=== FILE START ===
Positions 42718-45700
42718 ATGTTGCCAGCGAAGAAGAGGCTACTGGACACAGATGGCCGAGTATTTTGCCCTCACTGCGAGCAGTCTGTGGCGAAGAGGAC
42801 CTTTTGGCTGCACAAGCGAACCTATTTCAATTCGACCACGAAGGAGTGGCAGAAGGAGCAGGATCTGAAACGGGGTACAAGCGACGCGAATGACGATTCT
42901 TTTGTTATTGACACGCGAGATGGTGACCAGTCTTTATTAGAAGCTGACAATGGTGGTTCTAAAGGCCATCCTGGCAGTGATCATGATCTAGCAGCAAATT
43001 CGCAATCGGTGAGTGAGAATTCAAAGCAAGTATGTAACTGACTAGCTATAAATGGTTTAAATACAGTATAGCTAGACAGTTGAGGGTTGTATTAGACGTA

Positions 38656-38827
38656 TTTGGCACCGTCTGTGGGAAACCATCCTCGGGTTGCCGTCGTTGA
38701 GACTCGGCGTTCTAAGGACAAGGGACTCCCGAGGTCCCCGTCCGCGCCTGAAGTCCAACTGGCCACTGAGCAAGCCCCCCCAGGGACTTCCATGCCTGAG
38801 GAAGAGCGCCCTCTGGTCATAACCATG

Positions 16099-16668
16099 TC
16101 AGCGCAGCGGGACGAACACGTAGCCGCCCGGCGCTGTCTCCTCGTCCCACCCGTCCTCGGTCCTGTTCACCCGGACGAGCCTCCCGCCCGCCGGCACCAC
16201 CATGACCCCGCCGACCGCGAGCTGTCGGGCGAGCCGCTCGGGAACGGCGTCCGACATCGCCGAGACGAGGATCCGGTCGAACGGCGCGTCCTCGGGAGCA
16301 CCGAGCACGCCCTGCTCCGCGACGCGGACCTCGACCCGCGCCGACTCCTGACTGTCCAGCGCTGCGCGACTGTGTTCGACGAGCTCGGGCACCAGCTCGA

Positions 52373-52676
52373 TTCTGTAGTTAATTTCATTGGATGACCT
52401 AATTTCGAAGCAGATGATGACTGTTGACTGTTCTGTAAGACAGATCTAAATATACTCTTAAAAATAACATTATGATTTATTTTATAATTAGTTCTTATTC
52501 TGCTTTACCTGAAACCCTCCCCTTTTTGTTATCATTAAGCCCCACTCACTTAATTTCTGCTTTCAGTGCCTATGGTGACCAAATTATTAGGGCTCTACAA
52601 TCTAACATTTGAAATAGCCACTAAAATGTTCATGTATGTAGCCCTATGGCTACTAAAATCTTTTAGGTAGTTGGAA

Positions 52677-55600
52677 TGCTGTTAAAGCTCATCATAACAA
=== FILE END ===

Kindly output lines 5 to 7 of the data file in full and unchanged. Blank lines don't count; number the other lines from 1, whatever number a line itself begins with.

43001 CGCAATCGGTGAGTGAGAATTCAAAGCAAGTATGTAACTGACTAGCTATAAATGGTTTAAATACAGTATAGCTAGACAGTTGAGGGTTGTATTAGACGTA

Positions 38656-38827
38656 TTTGGCACCGTCTGTGGGAAACCATCCTCGGGTTGCCGTCGTTGA